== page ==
May 2, 2011

Related Links

View Dr. Safran's slide presentation.

BCBSMA launched the AQC in 2009 to move away from fee-for-service reimbursement models, with the goal of improving quality and outcomes while simultaneously slowing the growth of health care spending. Dr. Safran laid out five key elements of the model:

  • Contracted providers take accountability for the full spectrum of patient care, total medical expenses, and patient outcomes from prenatal to end-of-life care.
  • Participating providers enter into a five-year contract (in contrast to the standard contracts of one to three years) in recognition that the process requires a long-term commitment to changing care delivery.
  • Contracts are based on a global budget, and are negotiated based on providers’ historical rates of spending. If providers identify savings, they keep or share those savings under this model. BCBSMA also provides a technical assistance team to help participants track financial and patient data to develop strategies for reducing wasteful spending.
  • The rate of rise in the global budget is much smaller than typical, with a tie to overall inflation.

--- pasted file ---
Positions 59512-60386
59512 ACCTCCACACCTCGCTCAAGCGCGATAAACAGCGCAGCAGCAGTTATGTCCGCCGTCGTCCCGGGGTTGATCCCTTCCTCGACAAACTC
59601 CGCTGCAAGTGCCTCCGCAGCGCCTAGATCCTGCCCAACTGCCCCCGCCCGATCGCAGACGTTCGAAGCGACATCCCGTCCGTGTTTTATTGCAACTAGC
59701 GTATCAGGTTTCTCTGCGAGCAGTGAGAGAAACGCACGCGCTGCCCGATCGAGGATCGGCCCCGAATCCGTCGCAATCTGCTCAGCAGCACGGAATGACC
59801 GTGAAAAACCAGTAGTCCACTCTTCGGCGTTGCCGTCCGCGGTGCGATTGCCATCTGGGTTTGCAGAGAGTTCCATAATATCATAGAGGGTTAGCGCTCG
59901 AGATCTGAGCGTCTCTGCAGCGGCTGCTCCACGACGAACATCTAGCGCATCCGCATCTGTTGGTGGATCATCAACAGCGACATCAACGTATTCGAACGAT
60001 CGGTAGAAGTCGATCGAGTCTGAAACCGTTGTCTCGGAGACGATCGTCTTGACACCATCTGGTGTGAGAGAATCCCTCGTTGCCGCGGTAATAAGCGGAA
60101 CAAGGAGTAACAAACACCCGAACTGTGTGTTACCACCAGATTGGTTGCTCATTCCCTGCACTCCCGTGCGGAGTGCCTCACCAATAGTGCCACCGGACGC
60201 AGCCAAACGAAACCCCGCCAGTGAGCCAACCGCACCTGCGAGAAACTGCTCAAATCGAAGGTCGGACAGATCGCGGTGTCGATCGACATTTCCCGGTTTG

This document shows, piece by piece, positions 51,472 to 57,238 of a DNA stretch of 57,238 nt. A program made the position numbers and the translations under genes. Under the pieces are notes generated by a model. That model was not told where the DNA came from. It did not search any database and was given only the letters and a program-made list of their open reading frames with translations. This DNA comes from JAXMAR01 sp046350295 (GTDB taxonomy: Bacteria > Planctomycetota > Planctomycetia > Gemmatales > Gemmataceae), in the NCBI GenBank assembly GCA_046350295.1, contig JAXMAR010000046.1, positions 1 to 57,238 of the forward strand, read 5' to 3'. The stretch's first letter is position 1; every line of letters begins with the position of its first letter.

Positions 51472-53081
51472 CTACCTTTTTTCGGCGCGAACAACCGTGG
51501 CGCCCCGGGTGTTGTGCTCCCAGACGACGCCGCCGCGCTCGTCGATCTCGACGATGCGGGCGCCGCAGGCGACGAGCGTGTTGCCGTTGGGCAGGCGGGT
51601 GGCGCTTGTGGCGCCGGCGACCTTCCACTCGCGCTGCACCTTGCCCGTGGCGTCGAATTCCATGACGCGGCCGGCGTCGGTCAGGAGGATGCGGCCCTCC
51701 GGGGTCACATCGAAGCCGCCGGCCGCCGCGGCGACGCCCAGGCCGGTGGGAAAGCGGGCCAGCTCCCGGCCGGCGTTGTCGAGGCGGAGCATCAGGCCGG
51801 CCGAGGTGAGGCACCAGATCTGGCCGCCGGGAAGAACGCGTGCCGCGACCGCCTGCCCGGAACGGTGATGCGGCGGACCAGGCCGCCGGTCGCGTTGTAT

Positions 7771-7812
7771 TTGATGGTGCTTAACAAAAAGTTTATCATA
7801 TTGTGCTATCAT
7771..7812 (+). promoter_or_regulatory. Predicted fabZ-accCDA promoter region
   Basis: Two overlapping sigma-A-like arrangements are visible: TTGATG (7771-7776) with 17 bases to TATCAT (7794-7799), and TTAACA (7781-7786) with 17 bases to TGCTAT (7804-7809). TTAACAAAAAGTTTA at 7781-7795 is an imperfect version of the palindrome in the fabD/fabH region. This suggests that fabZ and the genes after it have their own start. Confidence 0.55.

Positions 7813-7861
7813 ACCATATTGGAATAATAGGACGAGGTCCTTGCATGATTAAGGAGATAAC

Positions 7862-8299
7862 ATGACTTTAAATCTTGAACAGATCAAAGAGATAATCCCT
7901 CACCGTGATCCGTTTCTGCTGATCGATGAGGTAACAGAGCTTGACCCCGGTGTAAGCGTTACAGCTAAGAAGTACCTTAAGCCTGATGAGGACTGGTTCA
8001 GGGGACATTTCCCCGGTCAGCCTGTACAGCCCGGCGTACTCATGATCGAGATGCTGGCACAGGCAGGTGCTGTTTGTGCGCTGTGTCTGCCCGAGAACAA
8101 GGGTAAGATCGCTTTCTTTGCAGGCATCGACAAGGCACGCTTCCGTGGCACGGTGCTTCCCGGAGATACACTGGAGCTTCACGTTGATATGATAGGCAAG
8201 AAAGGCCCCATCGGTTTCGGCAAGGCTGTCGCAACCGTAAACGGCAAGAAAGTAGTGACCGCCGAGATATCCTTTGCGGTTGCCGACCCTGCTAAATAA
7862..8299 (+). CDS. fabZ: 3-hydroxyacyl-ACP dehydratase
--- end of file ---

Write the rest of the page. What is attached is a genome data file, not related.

• Finally, the AQC includes quality incentives. Providers have an opportunity to earn up to an additional 10% bonus for reaching a range of quality targets.

Dr. Safran calls the first-year results of the AQC “nothing short of dazzling.” The AQC members’ performance was three times that of non-AQC groups, and participants more than doubled their own improvement rates.

On the quality side, progress was especially good on clinical outcomes in areas such as diabetes and cardiovascular care, where there are solidly established, evidence-based guidelines for care.

On the finance side, all AQC participants achieved budget surpluses in the first year, allowing them to invest in infrastructure such as health information technology to improve care.

What is driving the improvement? Dr. Safran noted that the global payment model has liberated providers from the mindset that they can only deliver care attached to a specific billing code. The AQC members are also using data to make smarter decisions about health care delivery and purchasing. Providers can see whether there are variations in practice among the providers in their group (for example, differences in which drugs are being prescribed or in referral patterns) and make adjustments to improve quality and reduce costs. They also receive patient data, sometimes even daily, that can help them deliver more focused interventions to improve that patient’s care and outcomes through more intensive care coordination or follow-up.

The AQC embodies many of the payment experiments contained in the Affordable Care Act, including accountable care organizations. As providers and payers grapple with what a reformed health care delivery system looks like in practice, the AQC is a promising model for improving quality and slowing the growth of health care costs.

Back to Event Recaps